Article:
Socialist Worker

How hospital workers coped with London bombing victims — despite cuts and privatisation

Issue No. 1960

Health workers were another group of emergency service workers who performed tirelessly last week to save lives.

But, as staff at UCLH hospital in central London told Socialist Worker, New Labour’s policies of creeping health service privatisation could have exacerbated the disaster last week.

“UCLH is a new PFI hospital. It is not yet at full capacity,” said a Unison union rep at the hospital. “The accident and emergency department is so small that not everybody injured in the bombings was sent there.

“The CT scanners in the basement are not up and running. The sewage pipes burst and they had to be cleaned in the middle of the emergency. There is only one entrance, so ambulances were backing up.

“This is a brand new hospital with antiquated equipment. It can’t afford to buy proper drip stands or nursing equipment.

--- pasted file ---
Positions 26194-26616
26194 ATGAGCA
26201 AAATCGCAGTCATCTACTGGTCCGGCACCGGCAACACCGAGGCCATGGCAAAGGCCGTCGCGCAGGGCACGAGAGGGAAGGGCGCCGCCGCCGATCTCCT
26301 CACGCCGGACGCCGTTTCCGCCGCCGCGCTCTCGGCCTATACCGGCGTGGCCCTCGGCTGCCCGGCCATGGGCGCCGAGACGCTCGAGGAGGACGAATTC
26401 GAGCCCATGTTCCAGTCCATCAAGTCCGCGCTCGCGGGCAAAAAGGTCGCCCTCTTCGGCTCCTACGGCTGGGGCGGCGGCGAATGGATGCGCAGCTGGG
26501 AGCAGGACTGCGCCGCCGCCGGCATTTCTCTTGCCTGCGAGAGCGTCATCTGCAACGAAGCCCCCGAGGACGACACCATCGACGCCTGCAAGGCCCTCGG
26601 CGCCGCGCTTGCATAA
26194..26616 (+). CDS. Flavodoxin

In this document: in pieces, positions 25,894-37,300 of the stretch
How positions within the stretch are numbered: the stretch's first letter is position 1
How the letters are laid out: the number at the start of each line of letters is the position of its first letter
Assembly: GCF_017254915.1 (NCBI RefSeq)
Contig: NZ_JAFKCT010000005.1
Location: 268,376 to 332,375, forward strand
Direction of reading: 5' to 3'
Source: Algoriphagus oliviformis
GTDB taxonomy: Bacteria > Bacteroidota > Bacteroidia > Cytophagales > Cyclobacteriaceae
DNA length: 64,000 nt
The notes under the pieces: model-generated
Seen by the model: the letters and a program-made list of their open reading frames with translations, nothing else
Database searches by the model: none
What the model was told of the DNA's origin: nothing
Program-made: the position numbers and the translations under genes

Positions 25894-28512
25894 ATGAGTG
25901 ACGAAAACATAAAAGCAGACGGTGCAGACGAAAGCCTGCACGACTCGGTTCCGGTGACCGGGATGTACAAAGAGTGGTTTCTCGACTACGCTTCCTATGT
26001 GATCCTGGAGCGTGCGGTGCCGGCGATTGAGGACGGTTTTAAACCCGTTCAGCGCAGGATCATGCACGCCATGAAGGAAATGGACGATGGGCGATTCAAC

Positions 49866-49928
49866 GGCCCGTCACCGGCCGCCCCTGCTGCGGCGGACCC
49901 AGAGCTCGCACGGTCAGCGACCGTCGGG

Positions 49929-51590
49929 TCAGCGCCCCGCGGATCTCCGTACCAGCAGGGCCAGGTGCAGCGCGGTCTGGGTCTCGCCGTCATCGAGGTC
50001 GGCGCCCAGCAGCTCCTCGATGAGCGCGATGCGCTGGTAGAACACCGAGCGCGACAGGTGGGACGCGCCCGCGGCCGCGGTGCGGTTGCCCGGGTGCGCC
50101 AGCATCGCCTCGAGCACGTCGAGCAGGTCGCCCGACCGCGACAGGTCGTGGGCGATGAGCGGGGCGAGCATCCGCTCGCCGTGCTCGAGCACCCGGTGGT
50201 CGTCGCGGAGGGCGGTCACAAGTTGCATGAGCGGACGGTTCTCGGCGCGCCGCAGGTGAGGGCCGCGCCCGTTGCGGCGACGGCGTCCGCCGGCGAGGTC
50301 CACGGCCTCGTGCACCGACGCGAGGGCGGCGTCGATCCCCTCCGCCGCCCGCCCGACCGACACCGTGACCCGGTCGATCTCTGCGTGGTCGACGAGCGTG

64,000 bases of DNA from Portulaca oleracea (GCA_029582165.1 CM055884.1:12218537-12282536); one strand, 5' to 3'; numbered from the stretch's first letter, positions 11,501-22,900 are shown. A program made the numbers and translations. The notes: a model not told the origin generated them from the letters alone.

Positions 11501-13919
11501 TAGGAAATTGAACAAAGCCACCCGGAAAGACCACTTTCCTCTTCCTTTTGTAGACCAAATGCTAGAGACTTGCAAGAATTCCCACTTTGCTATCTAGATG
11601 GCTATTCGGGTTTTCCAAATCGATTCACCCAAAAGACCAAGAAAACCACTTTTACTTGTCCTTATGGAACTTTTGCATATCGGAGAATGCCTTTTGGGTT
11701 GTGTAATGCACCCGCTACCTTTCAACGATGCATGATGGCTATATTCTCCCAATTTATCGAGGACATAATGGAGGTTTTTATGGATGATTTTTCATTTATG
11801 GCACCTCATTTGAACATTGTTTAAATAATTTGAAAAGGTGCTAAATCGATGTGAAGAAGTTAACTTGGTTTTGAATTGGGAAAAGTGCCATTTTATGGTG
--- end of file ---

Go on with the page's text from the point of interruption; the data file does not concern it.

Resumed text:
“Despite this, in an emergency situation staff came together. It was only staff dedication that saw us through last week.

“Many of the problems we have had with the hospital would not have come about in a properly funded NHS hospital. And under the PFI deal around 600 workers are set to lose their jobs.”

A nurse at UCLH added, “Even on a normal day the hospital struggles to cope, but people pulled together and through. When there’s a major incident people just come in to work to help out.

“The mood will go two ways after this. Some will back Tony Blair, but others will say that the bombs that were dropped in Iraq are now exploding in London.

“We need more staff, but the number is being reduced. There aren’t enough nurses on the night shift. People are going to be reinterviewed for their own jobs. I have never seen nurses as angry as this before.”

Another nurse said, “Because public transport was messed up it was hard for people to get in. No one can afford to live near where they work because of low pay and the high price of housing.

“How can we ensure we have proper cover if something like this happens again? The hospital was overstretched. Something like this shows up the flaws in the system.”


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Article information

Features
Sat 16 Jul 2005, 00:00 BST
Issue No. 1960
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